With the reintroduction of wolves in Colorado due on the fall ballot, and with surveyed support for the measure preliminarily strong, we are not surprised to see more push-back (“Western Slope lawmaker tries to pump brakes on wolf reintroduction,” Jan. 26). State Sen. Kerry Donovan, a Vail Democrat, is advancing a bill that she hopes will lead to wolf-reintroduction advocates pulling their measure off the ballot. She offers a promise that state lawmakers can achieve similar and better aims, which they never sought before, using their deliberative process.
If this sounds like Lucy with the football, or “I’ll gladly pay you Tuesday for a hamburger today,” it seems to have the same ring to Rob Edwards of the Rocky Mountain Wolf Action Fund.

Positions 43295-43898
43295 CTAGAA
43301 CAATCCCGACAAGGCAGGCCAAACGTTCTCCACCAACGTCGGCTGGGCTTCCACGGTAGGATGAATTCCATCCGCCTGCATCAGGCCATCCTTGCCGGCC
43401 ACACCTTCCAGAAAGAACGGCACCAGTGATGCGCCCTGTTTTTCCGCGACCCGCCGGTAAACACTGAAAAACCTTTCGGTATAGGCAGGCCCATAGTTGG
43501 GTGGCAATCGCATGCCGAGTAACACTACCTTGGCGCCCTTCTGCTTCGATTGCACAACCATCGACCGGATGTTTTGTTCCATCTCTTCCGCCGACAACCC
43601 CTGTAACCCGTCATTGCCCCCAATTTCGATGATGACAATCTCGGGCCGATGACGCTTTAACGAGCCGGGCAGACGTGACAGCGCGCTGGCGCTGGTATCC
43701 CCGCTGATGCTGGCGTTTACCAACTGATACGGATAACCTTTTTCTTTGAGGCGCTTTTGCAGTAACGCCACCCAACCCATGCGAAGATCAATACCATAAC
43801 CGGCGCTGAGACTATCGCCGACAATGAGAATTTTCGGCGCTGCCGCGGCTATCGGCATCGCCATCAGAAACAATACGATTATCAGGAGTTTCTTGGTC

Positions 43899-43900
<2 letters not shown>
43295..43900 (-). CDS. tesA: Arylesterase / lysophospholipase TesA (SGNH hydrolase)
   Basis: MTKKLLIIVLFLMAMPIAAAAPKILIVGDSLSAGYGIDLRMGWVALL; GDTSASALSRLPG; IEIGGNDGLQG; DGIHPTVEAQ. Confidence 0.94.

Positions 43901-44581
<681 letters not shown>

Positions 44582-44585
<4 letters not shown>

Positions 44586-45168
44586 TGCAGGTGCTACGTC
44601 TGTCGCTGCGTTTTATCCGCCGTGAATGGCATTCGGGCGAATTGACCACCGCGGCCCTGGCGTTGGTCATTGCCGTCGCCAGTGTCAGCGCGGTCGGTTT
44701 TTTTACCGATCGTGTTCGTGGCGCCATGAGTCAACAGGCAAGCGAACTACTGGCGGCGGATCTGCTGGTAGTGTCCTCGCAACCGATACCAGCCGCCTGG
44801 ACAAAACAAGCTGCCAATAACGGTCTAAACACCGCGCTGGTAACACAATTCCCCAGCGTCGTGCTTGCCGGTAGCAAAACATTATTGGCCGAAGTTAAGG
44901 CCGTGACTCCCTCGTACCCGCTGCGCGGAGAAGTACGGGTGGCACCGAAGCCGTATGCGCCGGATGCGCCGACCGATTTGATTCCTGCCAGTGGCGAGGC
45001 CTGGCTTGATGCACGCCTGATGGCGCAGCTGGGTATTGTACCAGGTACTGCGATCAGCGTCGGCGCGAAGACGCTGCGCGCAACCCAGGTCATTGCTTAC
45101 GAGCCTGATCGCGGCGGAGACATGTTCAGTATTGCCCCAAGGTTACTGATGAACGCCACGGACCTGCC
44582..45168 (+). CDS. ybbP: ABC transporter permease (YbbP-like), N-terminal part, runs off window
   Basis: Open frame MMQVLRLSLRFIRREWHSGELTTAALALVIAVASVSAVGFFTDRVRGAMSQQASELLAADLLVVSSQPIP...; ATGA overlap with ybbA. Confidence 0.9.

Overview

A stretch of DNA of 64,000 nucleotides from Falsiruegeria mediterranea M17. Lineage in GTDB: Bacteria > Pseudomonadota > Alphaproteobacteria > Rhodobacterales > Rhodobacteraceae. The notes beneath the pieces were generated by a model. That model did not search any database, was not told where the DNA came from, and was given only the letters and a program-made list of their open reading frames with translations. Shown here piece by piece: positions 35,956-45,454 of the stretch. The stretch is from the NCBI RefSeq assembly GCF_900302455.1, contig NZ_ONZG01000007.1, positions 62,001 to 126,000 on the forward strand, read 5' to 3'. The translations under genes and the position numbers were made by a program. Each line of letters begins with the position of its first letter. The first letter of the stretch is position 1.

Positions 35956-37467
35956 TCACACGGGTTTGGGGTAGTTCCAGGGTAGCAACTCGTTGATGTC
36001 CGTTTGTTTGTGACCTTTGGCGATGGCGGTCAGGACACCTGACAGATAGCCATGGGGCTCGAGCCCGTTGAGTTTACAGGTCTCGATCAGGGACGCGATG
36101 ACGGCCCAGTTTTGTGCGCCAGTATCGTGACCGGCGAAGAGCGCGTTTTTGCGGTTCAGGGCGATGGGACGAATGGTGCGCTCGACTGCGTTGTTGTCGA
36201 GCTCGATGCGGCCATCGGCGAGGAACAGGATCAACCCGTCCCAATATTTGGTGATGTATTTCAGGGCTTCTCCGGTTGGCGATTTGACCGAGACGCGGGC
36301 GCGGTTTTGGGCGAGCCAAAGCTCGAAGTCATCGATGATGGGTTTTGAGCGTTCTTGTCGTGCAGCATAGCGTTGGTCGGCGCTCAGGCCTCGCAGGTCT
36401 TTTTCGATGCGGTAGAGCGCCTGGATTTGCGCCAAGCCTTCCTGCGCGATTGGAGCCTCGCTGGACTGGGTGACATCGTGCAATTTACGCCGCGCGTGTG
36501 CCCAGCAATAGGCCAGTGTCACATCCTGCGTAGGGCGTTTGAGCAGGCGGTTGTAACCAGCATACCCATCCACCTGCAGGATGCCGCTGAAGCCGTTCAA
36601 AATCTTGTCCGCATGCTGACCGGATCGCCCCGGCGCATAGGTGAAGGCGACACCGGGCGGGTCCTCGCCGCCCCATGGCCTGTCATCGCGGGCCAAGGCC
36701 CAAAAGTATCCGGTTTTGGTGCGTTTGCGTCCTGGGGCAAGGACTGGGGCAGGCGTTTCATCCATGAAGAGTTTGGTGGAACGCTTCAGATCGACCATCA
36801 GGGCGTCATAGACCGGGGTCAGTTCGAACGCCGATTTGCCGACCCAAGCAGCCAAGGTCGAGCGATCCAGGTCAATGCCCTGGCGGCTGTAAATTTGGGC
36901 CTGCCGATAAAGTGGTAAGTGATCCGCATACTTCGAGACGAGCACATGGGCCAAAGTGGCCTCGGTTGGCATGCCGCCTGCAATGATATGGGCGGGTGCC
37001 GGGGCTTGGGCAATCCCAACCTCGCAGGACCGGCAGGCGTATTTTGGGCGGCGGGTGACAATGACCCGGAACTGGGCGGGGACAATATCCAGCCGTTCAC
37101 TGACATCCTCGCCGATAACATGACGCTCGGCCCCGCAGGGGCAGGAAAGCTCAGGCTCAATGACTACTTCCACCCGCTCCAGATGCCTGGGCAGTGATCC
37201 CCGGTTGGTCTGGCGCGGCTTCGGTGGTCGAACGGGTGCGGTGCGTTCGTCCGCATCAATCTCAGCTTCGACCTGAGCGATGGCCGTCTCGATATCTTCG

Wolf champions intend to move ahead with a vote on possibly releasing 30 wolves a year for three years, Edwards said, to eventually yield, with natural increase, somewhere around 500 wolves calling the Western Slope home. And they will not support Donovan’s bill: “We have a very clear vision for what reintroduction looks like,” he said. “Accepting ambiguity is not ... a good way forward.”
So far, wolves on the ballot are unstoppable. Perhaps both sides instead should focus on their campaigns, where there are cases yet to be made.